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Published: September 30th 2017
This morning we set out about 9:15am to get to the next lock as it opened but unfortunately the lock keeper was doing something else and then boats came from the other direction so he raised their side first and we had to wait for them to come up. This took a good hour or so and we came into the next town of Homps about 11am.
We needed to refuel but the port was full so we had to wait until a spot became available (i.e. another boat left) so we could back in and plug into the electricity and refill our water and fuel tanks.
After walking around the town for a while, we ended up at a café by the canal where we had lunch. Benny and I both had a Croque Madame (toasted ham and cheese with an egg on top) and Ann had a Croque Monsieur (no egg). The bread is soaked in egg and has gooey cheese on the inside as well as the outside and then the top is grilled. Very yummy.
As we were finishing, we noticed a boat leaving so we dashed around to our boat to grab the
vacated position in the port. Unfortunately, it had started to rain when we were in the café so the day has become wet and miserable. Despite the weather, you have to be out on deck to secure the ropes, etc. so we pulled on our wet weather gear and covered up.
After the le Boat guy finished refuelling, we asked him to have a look at one of the buttons on our dashboard that we thought should have been lit. He played around with it (making it worse). Consequently, we had to head back to the office in the rain to request a technician to come around and have a look. This happened reasonably promptly and he reset our system and gave us some further instructions on how to use the generator and electrical system. All this through a translator app on his mobile phone.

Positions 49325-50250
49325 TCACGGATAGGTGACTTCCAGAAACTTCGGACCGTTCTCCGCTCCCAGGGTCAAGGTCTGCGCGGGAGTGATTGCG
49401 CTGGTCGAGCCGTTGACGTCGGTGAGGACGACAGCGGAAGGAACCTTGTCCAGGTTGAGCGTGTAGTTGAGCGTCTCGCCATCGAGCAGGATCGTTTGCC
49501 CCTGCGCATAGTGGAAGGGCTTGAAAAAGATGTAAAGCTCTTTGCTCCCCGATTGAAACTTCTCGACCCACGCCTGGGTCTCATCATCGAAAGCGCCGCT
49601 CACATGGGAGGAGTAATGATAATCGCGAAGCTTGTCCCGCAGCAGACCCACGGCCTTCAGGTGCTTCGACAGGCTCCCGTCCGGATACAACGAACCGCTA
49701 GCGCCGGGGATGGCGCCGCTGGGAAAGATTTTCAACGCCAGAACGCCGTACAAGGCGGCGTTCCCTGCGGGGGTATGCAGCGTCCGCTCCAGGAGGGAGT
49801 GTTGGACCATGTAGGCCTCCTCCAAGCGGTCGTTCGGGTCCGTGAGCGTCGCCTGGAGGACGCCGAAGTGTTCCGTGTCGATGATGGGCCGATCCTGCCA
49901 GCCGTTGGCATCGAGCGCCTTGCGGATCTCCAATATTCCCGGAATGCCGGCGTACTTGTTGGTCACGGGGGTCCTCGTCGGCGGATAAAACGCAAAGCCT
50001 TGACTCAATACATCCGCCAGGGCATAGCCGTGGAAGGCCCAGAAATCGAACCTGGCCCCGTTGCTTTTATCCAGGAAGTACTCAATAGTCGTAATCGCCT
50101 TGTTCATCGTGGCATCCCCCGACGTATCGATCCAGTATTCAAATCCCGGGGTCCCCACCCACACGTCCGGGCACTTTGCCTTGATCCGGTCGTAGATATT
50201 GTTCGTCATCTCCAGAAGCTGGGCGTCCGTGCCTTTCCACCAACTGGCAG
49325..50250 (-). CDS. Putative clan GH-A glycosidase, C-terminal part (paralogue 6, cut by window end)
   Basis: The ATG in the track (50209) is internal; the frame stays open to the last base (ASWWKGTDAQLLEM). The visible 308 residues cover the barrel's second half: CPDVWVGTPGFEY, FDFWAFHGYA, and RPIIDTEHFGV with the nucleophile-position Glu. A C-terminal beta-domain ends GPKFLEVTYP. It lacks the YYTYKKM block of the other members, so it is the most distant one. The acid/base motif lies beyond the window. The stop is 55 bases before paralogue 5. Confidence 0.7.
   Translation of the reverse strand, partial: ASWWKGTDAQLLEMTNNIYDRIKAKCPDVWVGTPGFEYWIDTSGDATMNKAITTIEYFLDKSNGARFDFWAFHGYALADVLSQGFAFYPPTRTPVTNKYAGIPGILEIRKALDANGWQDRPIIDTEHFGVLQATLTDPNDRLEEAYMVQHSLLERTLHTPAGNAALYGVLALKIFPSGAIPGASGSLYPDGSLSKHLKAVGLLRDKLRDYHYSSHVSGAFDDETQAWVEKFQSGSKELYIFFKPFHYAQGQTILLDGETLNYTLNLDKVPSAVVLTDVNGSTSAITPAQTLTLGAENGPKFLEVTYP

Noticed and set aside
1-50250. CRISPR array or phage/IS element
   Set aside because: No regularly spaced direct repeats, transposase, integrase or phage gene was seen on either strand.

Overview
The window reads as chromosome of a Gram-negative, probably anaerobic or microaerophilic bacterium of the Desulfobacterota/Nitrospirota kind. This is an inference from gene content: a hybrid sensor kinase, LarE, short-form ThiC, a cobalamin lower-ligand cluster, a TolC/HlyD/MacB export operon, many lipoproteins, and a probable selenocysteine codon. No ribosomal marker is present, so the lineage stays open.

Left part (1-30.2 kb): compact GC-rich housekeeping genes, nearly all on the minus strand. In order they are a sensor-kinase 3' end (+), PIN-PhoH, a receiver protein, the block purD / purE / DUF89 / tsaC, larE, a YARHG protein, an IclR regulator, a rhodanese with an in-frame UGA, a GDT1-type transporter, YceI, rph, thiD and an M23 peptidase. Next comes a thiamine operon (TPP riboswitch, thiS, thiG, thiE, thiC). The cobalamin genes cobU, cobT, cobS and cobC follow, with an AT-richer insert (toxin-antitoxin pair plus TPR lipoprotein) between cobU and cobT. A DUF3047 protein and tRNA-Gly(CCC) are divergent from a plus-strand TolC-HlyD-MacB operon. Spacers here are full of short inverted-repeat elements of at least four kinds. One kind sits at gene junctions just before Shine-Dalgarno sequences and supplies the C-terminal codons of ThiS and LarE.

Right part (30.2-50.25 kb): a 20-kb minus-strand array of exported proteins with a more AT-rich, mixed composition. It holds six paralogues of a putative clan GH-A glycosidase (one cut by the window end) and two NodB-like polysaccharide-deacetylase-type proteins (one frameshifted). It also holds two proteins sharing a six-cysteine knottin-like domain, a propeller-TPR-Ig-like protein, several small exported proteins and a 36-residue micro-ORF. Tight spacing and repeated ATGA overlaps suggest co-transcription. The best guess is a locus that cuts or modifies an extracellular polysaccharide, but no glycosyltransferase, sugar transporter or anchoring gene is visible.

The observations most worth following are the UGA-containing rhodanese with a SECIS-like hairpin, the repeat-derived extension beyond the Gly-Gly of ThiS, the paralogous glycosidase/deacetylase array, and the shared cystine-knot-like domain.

As we had our engine running whilst we were plugged into shore power to charge up the generator, I stayed with the boat whilst Benny, Ann & Joe went for a walk around the town.
The rain had eased but it was still fairly miserable out so we decided to stay moored
in the port for the night rather than get soaked out on deck as we went through the next 4 sets of locks.
After this, we have 54km of canal without locks, until we get to the famous set of locks called the Fonserannes Staircase, a series of 7 locks just before Beziers.
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